Posted: November 26, 2014
Posted: November 12, 2014
Wine Spectator editors are always on the lookout for great values—wines with low prices and strong scores or real deals for their region or variety. (You can find these online in our Value Wines lists or in the magazine's Buying Guide page of Spectator Selections, labeled as Smart Buys or Best Values.) But "value wine" means different things to different people—based on budget, favorite styles, wine experience and more. Where do you set the limit in general?
Posted: November 5, 2014
Most wine lovers enjoy going to wine tastings (like last weekend's New York Wine Experience) or touring wine country, sampling dozens or even hundreds of wines over a few days. It's a chance to both try well-known names and discover new favorites among unfamiliar wines. But when you find a rising star, if it gets popular, the prices may go up or it gets harder for you to find.
Posted: October 22, 2014
People keep wine collections for many reasons—to store wines for long-term aging, to always have their favorites on hand or to stock a diverse range of bottlings for nearer-term drinking and entertaining. Some collectors have pristine storage to preserve wines that might appreciate in value so they can resell them. But what's going into those cellars? Wine Spectator recently looked at sales of collectibles at commercial wine auctions in the United States: By volume, Bordeaux continues to represent the largest category of wine at auction, though it has dipped in value, while wines from Burgundy are growing as a category. But most cellars are being stocked with wines purchased straight from the winery or at retail upon release.
Posted: October 8, 2014
Fall in the Northern Hemisphere, amid the excitement of crush for the new vintage, is a fun time to tour wine regions and taste at the wineries—whether for a day trip or a week-long vacation. Even if you can't get away this season, it's nice to offset the shortening days by dreaming of where you're heading next and starting to make travel plans.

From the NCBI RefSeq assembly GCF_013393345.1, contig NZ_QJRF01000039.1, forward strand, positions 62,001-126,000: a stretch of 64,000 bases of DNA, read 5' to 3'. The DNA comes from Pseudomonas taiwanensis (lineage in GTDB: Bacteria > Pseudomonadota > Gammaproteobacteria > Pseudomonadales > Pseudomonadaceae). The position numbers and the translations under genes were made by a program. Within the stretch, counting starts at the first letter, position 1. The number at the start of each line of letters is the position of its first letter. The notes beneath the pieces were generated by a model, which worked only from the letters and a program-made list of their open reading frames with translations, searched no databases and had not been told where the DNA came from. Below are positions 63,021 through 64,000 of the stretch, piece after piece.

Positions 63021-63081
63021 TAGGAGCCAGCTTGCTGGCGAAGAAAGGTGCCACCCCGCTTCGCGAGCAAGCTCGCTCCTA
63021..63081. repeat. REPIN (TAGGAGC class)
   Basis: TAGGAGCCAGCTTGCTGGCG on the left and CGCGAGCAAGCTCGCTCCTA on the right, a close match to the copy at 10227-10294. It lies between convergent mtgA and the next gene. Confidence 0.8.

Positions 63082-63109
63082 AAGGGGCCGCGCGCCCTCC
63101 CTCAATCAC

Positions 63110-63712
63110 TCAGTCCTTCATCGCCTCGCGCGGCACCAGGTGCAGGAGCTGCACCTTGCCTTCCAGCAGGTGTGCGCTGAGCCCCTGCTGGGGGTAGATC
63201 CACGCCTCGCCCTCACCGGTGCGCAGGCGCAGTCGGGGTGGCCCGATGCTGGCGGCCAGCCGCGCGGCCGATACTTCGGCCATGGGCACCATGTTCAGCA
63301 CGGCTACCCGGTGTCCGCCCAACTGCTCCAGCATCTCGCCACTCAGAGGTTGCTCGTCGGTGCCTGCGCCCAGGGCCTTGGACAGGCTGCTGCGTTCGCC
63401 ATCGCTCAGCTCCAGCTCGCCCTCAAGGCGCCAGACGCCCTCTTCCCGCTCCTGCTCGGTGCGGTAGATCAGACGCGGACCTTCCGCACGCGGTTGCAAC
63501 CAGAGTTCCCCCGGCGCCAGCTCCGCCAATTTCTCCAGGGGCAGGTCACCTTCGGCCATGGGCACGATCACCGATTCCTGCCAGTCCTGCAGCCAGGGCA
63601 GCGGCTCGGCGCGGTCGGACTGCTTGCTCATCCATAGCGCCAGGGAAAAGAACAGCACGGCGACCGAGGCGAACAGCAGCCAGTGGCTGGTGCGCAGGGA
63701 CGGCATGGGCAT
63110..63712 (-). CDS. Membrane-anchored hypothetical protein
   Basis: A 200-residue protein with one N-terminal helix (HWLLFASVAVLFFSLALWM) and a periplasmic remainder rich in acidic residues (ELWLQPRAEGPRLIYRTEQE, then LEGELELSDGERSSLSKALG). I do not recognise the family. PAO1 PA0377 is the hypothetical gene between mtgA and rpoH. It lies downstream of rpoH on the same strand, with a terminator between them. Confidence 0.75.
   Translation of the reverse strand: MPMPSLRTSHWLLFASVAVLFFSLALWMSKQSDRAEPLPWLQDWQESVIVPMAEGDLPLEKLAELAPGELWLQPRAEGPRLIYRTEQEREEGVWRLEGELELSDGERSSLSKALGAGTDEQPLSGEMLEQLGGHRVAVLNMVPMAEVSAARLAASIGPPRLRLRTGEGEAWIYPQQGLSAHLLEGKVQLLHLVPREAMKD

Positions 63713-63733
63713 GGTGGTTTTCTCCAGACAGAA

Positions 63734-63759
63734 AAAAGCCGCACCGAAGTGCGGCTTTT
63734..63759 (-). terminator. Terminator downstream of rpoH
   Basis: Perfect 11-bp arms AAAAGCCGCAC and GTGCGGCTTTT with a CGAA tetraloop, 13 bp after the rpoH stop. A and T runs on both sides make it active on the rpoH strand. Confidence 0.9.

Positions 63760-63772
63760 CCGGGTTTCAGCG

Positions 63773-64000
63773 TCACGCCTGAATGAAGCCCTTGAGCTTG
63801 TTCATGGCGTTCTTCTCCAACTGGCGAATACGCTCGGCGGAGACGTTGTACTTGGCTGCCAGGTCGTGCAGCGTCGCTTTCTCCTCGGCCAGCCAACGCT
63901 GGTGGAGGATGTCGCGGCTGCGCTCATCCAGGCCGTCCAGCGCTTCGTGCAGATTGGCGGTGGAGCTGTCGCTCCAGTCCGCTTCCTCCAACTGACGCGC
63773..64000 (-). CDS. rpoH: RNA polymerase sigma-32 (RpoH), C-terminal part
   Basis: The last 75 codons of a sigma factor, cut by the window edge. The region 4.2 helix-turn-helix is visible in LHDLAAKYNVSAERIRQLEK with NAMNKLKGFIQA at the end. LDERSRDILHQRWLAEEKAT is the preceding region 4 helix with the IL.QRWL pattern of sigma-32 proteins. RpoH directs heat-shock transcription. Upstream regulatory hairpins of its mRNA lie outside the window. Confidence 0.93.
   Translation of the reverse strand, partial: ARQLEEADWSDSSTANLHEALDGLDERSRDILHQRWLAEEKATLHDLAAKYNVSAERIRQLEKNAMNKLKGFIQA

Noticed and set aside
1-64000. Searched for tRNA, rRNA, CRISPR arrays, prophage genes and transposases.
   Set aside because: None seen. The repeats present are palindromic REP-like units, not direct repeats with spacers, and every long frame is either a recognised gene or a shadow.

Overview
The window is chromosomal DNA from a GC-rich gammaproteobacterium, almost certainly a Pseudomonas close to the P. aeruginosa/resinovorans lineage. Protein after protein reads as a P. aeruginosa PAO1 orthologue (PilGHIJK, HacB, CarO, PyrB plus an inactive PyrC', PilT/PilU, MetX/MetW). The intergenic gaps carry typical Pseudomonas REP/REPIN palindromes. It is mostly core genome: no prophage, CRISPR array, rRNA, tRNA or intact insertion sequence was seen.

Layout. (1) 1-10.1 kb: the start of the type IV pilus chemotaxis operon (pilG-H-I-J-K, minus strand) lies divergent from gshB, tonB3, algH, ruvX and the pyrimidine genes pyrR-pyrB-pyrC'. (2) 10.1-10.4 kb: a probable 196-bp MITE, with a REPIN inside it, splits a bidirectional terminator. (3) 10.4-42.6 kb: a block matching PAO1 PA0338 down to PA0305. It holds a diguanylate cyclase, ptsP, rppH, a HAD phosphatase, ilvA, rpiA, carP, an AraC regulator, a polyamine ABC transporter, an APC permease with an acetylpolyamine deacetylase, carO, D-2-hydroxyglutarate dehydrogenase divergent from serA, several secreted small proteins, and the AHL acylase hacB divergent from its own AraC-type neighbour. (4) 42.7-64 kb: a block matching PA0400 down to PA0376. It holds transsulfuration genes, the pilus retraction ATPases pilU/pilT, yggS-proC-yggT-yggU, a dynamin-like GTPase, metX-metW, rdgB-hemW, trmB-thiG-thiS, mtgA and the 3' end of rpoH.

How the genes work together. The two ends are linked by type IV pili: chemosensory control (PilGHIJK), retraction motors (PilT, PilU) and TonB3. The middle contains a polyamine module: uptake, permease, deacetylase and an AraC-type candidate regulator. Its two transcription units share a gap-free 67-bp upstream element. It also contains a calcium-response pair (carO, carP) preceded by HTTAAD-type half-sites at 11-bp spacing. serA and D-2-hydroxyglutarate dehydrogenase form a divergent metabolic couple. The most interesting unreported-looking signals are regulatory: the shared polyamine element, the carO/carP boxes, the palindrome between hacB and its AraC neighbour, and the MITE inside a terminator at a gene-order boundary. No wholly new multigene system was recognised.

Posted: September 24, 2014
Sure, today tons of restaurants have great wine lists. But sometimes you just want to bring your own bottle. Maybe you're celebrating a special occasion and want to drink a wine that has special meaning to you. Maybe you have a favorite restaurant for great food or location but the wine selection is skimpy. Perhaps you have a great cellar with lots of rare, mature wines you don't find at a typical restaurant. Or you live in a town where many restaurants don't have liquor licenses and BYO is the norm.
Posted: September 10, 2014
It's easy to find a great bottle of wine if you shell out enough money. But these days, many regions of the world offer good value, with wines rated 85 points or higher for as little as $15 or less per bottle. These whites, reds and even sparklers encompass benchmark wines and new discoveries, a range of grape varieties and blends, and styles suited for easy sipping or serious enjoyment.
Posted: August 27, 2014
It's fun to experiment trying different wines with different foods. Following a few simple guidelines, you can find a wine that will enhance the food on the table. With experience, you can devise a spectacular match that can dramatically improve both the dish and the wine, creating a memorable occasion. (Check out Wine Spectator's Sept. 30 issue for some fantastic dessert recipes and wine pairings.)
But most of us drink only a small portion of a glass of wine with the food, while taking many sips before and after consuming the dish it’s paired with. And most of the time, you spend more time talking with your fellow diners than you do analyzing the pairings. So how much does it really matter?
Posted: August 13, 2014
Whether you are new to wine or it's been a passion of yours for years, there is always something more to learn: new wineries, regions, grapes, styles or techniques, or old ones experiencing a resurgence.
Posted: July 30, 2014
This year, more than 3,700 restaurants around the world earned a Wine Spectator Restaurant Award for its wine list. Typically, restaurants must offer at least 90 wine selections to earn the basic Award of Excellence, 400 or more wines to earn the Best of Award of Excellence, and the 74 Grand Award winners offer 1,500 wine selections, if not many, many more.
Posted: July 16, 2014
Every year, Wine Spectator honors restaurants around the world for excellence in their wine lists—those that offer interesting selections, are appropriate to their cuisine and appeal to a wide range of wine lovers. In 2014, more than 3,700 restaurants earned one of our Restaurant Wine List Awards, including 74 that took top honors with our Grand Award.
Posted: July 2, 2014